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India to withdraw 2,000 Rupee notes from circulation




The central bank of India said on Friday that it will begin pulling its highest-value currency notes, the rupee, from circulation, a move that experts say might increase bank deposits at a period of rising credit growth.

The removal of 2,000 rupee ($24.5) notes, which the finance ministry’s senior official, T.V. Somanathan, claimed would not impact “either normal life or the economy,” comes ahead of elections in four big states at the end of the year and a national vote in spring 2024.

The majority of India’s political parties are reported to be hoarding cash in high-denomination banknotes in order to cover election campaign expenditures and avoid the Election Commission’s strict spending limitations.

In announcing the withdrawal, the Reserve Bank of India (RBI) said evidence showed the denomination was not commonly used for transactions.

The notes will remain legal tender, it added, but people will be asked to deposit and exchange them for smaller denominations by Sept. 30.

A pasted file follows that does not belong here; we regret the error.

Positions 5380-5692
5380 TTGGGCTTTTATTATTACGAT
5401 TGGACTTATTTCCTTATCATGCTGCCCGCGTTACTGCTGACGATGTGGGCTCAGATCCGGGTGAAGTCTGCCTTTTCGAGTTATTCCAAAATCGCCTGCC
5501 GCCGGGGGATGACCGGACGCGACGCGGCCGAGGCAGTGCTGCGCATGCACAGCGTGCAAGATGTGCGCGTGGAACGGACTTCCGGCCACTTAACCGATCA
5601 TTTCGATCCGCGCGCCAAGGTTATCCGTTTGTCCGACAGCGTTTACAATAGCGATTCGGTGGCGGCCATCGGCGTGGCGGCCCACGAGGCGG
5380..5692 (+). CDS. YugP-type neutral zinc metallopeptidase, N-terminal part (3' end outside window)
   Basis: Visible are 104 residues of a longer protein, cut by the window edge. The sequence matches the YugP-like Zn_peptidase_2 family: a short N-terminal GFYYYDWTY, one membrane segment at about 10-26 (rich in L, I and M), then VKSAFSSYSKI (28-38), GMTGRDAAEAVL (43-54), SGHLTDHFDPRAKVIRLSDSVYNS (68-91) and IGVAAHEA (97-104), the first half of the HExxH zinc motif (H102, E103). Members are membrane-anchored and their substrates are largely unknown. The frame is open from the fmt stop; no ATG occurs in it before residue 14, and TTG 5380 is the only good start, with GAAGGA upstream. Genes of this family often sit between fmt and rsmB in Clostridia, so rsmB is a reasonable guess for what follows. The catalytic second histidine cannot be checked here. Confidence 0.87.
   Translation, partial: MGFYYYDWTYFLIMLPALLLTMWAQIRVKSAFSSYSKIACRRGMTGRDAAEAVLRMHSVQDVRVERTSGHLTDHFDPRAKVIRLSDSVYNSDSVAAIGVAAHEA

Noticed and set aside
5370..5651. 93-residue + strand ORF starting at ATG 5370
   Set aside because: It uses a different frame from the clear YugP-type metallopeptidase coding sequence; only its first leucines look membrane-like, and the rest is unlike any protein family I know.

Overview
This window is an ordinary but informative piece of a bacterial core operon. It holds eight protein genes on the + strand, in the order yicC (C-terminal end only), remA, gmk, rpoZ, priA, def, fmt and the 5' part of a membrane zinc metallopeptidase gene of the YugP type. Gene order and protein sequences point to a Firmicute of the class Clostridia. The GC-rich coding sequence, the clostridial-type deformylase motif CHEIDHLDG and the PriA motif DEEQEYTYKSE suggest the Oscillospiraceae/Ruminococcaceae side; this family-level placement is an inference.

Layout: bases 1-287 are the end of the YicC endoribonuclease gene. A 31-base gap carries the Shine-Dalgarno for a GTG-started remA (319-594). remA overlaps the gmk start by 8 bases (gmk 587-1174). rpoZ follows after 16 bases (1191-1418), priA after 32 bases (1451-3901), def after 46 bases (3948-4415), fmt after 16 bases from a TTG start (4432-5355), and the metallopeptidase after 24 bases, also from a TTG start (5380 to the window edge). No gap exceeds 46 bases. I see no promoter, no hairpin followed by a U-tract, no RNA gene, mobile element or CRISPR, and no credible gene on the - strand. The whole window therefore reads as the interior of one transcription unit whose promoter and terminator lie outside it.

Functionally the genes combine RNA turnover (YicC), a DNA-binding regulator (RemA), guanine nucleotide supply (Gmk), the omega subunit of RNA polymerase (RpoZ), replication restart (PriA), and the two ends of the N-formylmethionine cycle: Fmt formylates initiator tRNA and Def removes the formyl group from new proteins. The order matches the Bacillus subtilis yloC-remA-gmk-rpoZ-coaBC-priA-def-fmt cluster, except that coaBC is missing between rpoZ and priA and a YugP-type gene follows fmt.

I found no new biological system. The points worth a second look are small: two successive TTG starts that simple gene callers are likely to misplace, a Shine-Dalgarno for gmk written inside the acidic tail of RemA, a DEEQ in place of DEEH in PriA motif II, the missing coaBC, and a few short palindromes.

“The stock of banknotes in other denominations continues to be adequate to meet the currency requirements of the public,” the RBI added in a statement.

The 2,000 rupee note was introduced in 2016 after the Narendra Modi-led government abruptly withdrew the 500 and 1000 rupee denominations in an effort to remove forgeries from circulation.

There is little evidence that the plan succeeded, but the move did create a systemic shortage of cash by taking away 86% of the economy’s currency in circulation by value overnight.

The government began issuing new 500 rupee notes days later and added the 2,000 to replenish currency in circulation at a faster pace.

However, since then, the central bank has focused on printing notes of 500 rupees and below and has printed no new 2,000 rupee notes in the last four years.


Pronab Sen, an economist and former chief statistician of India, called the withdrawal of the higher-value note “a sensible form of demonetization.”

Karthik Srinivasan, Senior Vice President, Financial Sector Ratings at ICRA, said banks’ deposit accretion rates “could improve marginally in the near term”.

“This will ease the pressure on deposit rate hikes and could also result in a moderation in short-term interest rates,” he added.

Indian banks have been reporting double-digit credit growth in recent months, notwithstanding the 250 basis points of the RBI rate since last May. Banks are raising deposits at a faster pace to meet the growing demand and tightening liquidity.

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